The book rightly begins with KL Saigal and Devika Rani and wrongly ends up with Kajol and Kareena Kapoor. And, it doesn’t have Nutan, Rekha, Sridevi and Dharmendra in the list, says Utpal Kumar
An edited text is mostly a book written in a hurry. An author — eager to get a book published under his name — arranges for a few writers to contribute articles. And the book is ready within months, if not days. Such books lack focus, and the quality of writing goes up and down with each article. Even if you ignore the ordinary write-ups, the truly good ones too fail to break much ice due to lack of space and words; by the time the writer actually warms up, he is told to wrap up the piece!
Bollywood’s Top 20: Superstars of Indian Cinema, edited by Bhaichand Patel, is no different, though you won’t get a better set of writers — from Meghnad Desai and Madhu Jain to Nasreen Munni Kabir, Jerry Pinto and Bhawana Somaaya — to tell the history of Bollywood and its protagonists. The book rightly begins with KL Saigal and Devika Rani and wrongly ends up with Kajol and Kareena Kapoor. The inclusion of the last two, along with Hrithik Roshan, disappoints one the most, particularly when one doesn’t find Nutan, Rekha, Sridevi and Dharmendra in the list.
It’s not that the editor doesn’t know he is stirring up the hornet’s nest by including the three at the cost of other worthies. He justifies: “The reader may well ask why Kareena Kapoor found her way among the twenty and not, say, Nutan or Vyjayanthimala. Let me explain. Kareena’s competition was neither Nutan nor Vyjayanthimala. Her competition was Katrina Kaif, Priyanka Chopra and Imran Khan. She is the most successful of the current crop. Nutan and Vyjayanthimala’s competitors were elsewhere, several decades ago.” But aren’t we selecting the top 20 of Bollywood? Will we leave Rahul Dravid from the list of 20 best cricketers just because there is one Sachin Tendulkar playing with him? The best doesn’t necessarily have to be from every era.
The book begins with Vikram Sampath’s eloquent portrayal of a young, lanky Kundan aka KL Saigal who spent “eight long wanderlust years” before finding music director RC Boral in Calcutta in 1931. Boral took him to Birendra Nath Sircar, founder of New Theatres, who signed “a five-year contract with him on a monthly salary of Rs 200”. Sampath showcases his rise, his simplicity (whenever people praised Saigal for his singing, he would say: “I haven’t killed a tiger. I was just singing”), and how the producers of Bombay, wherein Saigal had to migrate once Calcutta ceased to be the city of films in the early 1940s, “seemed to throttle the great artiste and squeeze the soul out of his throat”.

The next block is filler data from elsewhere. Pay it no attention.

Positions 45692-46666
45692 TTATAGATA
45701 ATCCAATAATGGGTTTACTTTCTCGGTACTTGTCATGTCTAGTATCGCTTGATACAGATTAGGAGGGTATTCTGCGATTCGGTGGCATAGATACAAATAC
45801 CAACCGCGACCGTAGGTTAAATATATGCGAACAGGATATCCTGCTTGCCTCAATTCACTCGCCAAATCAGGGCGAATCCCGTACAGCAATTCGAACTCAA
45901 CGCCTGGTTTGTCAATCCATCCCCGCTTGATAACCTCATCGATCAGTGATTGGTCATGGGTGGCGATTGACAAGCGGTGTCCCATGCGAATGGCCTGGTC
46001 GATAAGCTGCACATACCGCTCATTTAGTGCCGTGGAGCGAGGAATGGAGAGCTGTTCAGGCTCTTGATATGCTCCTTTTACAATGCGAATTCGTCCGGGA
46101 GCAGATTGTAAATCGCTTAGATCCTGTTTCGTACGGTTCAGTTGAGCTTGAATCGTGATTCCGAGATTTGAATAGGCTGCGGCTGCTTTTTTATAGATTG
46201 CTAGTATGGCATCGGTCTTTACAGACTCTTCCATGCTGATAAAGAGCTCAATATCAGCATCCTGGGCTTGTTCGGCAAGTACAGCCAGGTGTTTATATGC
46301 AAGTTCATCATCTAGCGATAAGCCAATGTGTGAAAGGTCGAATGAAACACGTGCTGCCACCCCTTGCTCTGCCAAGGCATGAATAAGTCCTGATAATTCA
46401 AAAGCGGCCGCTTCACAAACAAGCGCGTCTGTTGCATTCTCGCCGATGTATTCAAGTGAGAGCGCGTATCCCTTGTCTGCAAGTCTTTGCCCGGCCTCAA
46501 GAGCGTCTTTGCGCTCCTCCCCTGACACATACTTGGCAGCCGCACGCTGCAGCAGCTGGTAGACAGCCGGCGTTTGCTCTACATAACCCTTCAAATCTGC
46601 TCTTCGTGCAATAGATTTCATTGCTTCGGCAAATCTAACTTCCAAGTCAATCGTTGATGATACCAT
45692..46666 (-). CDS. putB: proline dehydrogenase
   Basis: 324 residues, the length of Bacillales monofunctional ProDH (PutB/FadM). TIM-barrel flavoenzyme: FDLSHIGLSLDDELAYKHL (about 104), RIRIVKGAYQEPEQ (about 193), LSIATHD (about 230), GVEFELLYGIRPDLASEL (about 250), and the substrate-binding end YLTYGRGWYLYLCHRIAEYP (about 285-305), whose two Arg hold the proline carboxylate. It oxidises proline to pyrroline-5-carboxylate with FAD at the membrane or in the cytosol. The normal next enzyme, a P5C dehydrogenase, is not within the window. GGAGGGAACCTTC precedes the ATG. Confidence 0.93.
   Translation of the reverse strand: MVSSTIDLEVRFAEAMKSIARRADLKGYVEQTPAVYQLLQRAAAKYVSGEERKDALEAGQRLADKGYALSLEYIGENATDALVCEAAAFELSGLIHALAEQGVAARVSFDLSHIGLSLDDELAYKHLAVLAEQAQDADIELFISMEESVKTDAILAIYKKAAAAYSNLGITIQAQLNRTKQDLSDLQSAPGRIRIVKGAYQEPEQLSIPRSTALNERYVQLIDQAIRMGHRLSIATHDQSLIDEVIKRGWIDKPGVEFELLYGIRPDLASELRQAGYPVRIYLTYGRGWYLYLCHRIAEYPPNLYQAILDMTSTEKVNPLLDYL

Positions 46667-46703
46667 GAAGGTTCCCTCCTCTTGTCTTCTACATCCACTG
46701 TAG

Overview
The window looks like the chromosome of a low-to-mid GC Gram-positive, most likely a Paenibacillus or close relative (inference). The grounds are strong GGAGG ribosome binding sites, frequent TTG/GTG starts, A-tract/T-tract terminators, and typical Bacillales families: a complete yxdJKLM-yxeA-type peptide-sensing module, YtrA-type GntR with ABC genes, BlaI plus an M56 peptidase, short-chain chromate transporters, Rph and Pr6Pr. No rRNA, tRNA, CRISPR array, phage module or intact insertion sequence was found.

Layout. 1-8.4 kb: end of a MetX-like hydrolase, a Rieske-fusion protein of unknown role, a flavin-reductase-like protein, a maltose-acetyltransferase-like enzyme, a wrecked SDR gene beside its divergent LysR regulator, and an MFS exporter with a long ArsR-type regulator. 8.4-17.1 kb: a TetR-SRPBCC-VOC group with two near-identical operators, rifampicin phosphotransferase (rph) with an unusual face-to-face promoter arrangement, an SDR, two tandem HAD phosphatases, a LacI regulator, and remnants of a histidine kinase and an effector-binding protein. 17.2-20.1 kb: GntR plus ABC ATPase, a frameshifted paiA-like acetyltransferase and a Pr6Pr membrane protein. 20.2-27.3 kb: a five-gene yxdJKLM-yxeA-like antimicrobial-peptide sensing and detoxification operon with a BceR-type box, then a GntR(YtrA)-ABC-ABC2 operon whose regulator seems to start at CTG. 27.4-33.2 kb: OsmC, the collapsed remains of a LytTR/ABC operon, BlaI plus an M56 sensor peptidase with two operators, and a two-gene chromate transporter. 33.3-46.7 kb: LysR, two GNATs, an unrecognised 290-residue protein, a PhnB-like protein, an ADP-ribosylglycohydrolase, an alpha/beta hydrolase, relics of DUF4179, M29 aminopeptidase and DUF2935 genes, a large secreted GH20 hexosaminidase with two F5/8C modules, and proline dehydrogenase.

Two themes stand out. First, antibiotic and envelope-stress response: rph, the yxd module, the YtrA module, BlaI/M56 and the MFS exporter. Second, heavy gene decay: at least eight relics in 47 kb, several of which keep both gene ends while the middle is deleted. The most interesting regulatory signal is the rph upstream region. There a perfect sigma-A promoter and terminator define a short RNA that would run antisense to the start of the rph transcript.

Cary Rajinder Sawhney carries the momentum forward with Devika Rani, whose life had been more theatrical than a Hindi film story — she married a much older man, ran away with a lover from the sets of a film and after the death of her first husband remarried a Russian painter to leave the glamorous filmi world forever.
Likewise, one finds interesting nuggets from the writings of other contributors, particularly Bhaichand Patel (Ashok Kumar), who has done a better job as writer than editor, Theodore Bhaskaran (Nargis), Pavan K Varma (Meena Kumari), Jerry Pinto (Waheeda Rehman) and Avijit Ghosh (Rajesh Khanna).
Shefalee Vasudev, Madhu Jain and Urmila Lanba, however, are the best. Vasudev demystifies Madhuri Dixit both as an actor as well as a woman, telling us quite convincingly that she has always been a polite but politically-correct person with no strong opinion on any issue. Jain and Lanba, on the other hand, have the benefit of covering the two most charismatic personalities — Dev Anand and Madhubala respectively. Though Jain has hardly anything new to add, especially after Dev Anand’s tell-all autobiography a few years ago, she seems to have dealt well with the actor’s chemistry with his two talented brothers. As for Lanba, she is sincere in depicting Madhubala’s conflicted relationships with her father on the one hand and Dilip Kumar on the other — and how she stood
by the former when she had to choose between the two. Lanba, however, falters in blaming Kishore Kumar for ignoring Madhubala during her illness. Dilip Kumar no doubt is the hero of the story, but Kishore Kumar doesn’t have to be the villain either.
The articles on Shah Rukh Khan, Aamir Khan, Kajol, Hrithik Roshan and Kareena Kapoor are good but predictable. We know so much about them — and we continue to hear so much on a regular basis — that there’s hardly anything new one can know about them. And, there’s hardly any desire to know them as well.
The two writers who disappoint the most are Meghnad Desai (Raj Kapoor) and Sidharth Bhatia (Amitabh Bachchan). If you have read Kishwar Desai’s Darlingji, dealing with the love story of Nargis and Sunil Dutt, you already know Raj Kapoor’s possessiveness and insecurities — how he stopped Nargis from doing movies with Dilip Kumar and Mehboob Khan, and how from being the lead actress in Barsaat and Andaz, she was marginalised with a cameo in Jaagte Raho. As for Bhatia, he tells nothing new about Amitabh.
The book is a good read and would be liked by lay readers. But serious ones will have to wait for some more time.